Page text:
Now, sinner, if you can answer these demands, you may recover yourself through the path of the law. But are you not aware of your inability to do any of these things, let alone all of them? Even if you don't do all, you do nothing. No matter which path of life you choose, you are still in a state of wrath. Even if you push your obedience to the utmost limit, endure whatever God lays upon you, and bear burdens without impatience, it will not satisfy the demands of the law. Therefore, you remain a ruined creature. Oh, sinner! What are you doing while you strive to help yourself but fail to receive and unite with Jesus Christ? You are toiling in vain, wearying yourself for mere vanity. You are laboring to enter heaven through a door that Adam's sin has bolted shut, a door through which neither he nor any of his lost descendants can ever enter. Can you not see the flaming sword of justice keeping you away from the tree of life? Can you not hear the law pronouncing a curse on you for all your efforts, even for your obedience, prayers, tears, and reformation of life? Because you are under the dominion of the law, your best works are not good enough to escape the curse. Believe it, sirs, if you live and die outside of Christ, without being actually united to Him as the second Adam, the life-giving Spirit, and without taking refuge under His atoning blood, even if you do everything that any person can do to keep God's commands, you can never see the face of God in peace. Even if you bid farewell to worldly joys and dedicate yourself solely to the salvation of your soul, even if you live on the grass of the field, isolating yourself in a wilderness, being companions to dragons and owls, even if you retreat to a dark cave and weep there for your sins until you cry yourself blind, even if you confess with your tongue until it cleaves to the roof of your mouth, pray until your knees become hard as horns, fast until your body becomes like a skeleton, and even if you offer your body to be burnt—all these efforts will not change the fact that, according to the righteous word of the Lord, you will perish forever if you are not in Christ. As John 14:6 says, "No man cometh unto the Father, but by me." And Acts 4:12 declares, "Neither is there salvation in any other." Mark 16:16 warns, "He that believeth not shall be damned."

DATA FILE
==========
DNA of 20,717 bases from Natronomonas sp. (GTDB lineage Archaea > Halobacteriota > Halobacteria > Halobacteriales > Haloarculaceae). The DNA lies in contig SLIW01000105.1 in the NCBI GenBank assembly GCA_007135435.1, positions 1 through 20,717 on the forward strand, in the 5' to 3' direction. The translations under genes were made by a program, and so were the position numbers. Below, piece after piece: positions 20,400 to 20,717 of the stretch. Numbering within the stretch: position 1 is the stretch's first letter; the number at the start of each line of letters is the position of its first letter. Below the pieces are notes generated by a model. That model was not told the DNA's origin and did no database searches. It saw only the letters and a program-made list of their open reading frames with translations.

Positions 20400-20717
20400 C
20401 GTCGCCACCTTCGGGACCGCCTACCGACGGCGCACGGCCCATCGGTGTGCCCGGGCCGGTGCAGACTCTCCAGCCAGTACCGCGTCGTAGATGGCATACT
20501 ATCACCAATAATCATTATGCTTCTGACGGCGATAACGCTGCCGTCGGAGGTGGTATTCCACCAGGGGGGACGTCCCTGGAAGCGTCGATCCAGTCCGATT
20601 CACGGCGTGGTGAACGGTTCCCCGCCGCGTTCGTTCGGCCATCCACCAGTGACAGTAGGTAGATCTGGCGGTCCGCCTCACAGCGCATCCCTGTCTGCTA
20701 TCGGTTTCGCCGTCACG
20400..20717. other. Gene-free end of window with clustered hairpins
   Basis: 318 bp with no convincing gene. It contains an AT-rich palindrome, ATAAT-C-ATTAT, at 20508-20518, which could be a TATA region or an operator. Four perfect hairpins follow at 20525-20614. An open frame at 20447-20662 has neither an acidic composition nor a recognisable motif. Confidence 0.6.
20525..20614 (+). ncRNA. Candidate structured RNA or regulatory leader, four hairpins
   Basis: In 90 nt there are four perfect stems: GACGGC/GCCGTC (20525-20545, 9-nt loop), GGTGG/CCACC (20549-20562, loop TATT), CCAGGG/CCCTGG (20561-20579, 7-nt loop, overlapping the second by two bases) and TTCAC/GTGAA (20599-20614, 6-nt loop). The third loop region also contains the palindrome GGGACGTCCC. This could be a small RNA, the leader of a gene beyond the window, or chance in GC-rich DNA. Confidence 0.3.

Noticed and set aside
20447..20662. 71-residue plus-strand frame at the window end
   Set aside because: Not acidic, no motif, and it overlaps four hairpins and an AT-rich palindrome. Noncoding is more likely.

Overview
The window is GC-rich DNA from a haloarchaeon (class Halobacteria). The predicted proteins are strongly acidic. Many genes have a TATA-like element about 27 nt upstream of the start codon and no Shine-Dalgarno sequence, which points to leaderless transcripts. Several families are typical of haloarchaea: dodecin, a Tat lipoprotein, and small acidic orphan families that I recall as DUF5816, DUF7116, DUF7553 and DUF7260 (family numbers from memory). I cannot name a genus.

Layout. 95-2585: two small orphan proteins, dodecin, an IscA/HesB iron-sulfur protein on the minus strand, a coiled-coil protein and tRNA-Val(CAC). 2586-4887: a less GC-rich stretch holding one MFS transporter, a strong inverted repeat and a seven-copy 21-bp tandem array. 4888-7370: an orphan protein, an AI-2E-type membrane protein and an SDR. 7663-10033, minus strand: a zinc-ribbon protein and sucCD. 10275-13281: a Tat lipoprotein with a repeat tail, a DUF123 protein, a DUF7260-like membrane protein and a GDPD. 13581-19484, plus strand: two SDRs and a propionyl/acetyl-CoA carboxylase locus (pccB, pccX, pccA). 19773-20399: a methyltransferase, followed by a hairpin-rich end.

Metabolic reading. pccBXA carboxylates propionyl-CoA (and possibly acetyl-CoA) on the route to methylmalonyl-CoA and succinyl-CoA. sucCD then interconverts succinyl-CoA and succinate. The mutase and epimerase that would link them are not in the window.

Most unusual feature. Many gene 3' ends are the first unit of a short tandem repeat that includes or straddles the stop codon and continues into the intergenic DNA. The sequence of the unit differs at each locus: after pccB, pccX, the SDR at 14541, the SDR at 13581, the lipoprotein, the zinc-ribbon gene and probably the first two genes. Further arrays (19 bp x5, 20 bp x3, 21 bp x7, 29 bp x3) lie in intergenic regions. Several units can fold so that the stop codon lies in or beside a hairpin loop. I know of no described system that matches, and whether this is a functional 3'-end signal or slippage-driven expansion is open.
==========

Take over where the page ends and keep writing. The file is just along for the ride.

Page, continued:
Objection: But God is merciful, and He knows that we are not able to meet these demands. Therefore, we hope to be saved if we do the best we can and keep the commands as well as we are able. Answer 1: Though you may be able to do many things, you are not able to do anything right. You cannot do anything acceptable to God, being outside of Christ. As John 15:5 says, "Without me ye can do nothing." An unregenerate person, like yourself, can do nothing but sin, as we have already proven. Your best actions are sinful and increase your debt to justice. How then can they be expected to lessen it? Answer 2: Even if God were to offer salvation to those who do all they can in obedience to His commands, it is reasonable to think that those who attempt it would never be saved. For where is the person who does as well as they can? Who does not see the many false steps they have taken, which they could have avoided? There are so many things to be done, so many temptations to lead us astray from the path of duty, and our nature is so prone to be set on fire by hell, that we are sure to fail even in some aspect within our natural abilities. Answer 3: Even if you were to do all that you are able to do, you cannot hope to be saved in that way. What word of God is your hope founded on? It is neither founded on the law nor the gospel; therefore, it is merely a delusion. It is not founded on the Gospel, for the Gospel directs the soul to Jesus Christ for everything and upholds the law, as Romans 3:31 states. Your hope cannot be established on a foundation that undermines the law, which God intends to magnify and honor. Thus, it is clear that your hope is not founded on the law either. When God set Adam to work for his happiness and that of his descendants, perfect obedience was required of him as the condition. The curse was pronounced in the event of disobedience. The law was broken by Adam, and he and his descendants were subject to the penalty for sin, yet they were still bound to perfect obedience. It is absurd to think that man's sinning and suffering for his sin should exempt him from the duty of obedience to his Creator. When Christ came as the substitute for the elect to purchase their salvation, the terms remained the same. Justice held the elect under arrest. If He desired to deliver them, the terms were known. He had to satisfy for their sin by suffering the punishment due to it, and He had to do what they could not do—obey the law perfectly and fulfill all righteousness. He accomplished all this and became "the end of the law for righteousness to everyone that believeth" (Romans 10:4). And do you think that God will change these terms for you when His own Son received no alteration? Do not expect it, even if you were to beg with tears of blood. If such pleas prevailed, they would prevail against the truth, justice, and honor of God, as Galatians 3:10 states, "Cursed is every one that continueth not in all things which are written in the book of the law to do them." And verse 12 adds, "And the law is not of faith: but, The man that doeth them shall live in them." It is true that God is merciful, but can't He be merciful without saving you in a way that is inconsistent with His law and His Gospel? Hasn't His goodness and mercy been sufficiently revealed in sending His beloved Son to do "what the law could not do, in that it was weak through the flesh"? He has provided help for those who cannot help themselves. Yet, in your unawareness of your own weakness, you think you can recover yourself by your own works when you are no more capable of doing so than moving mountains of brass.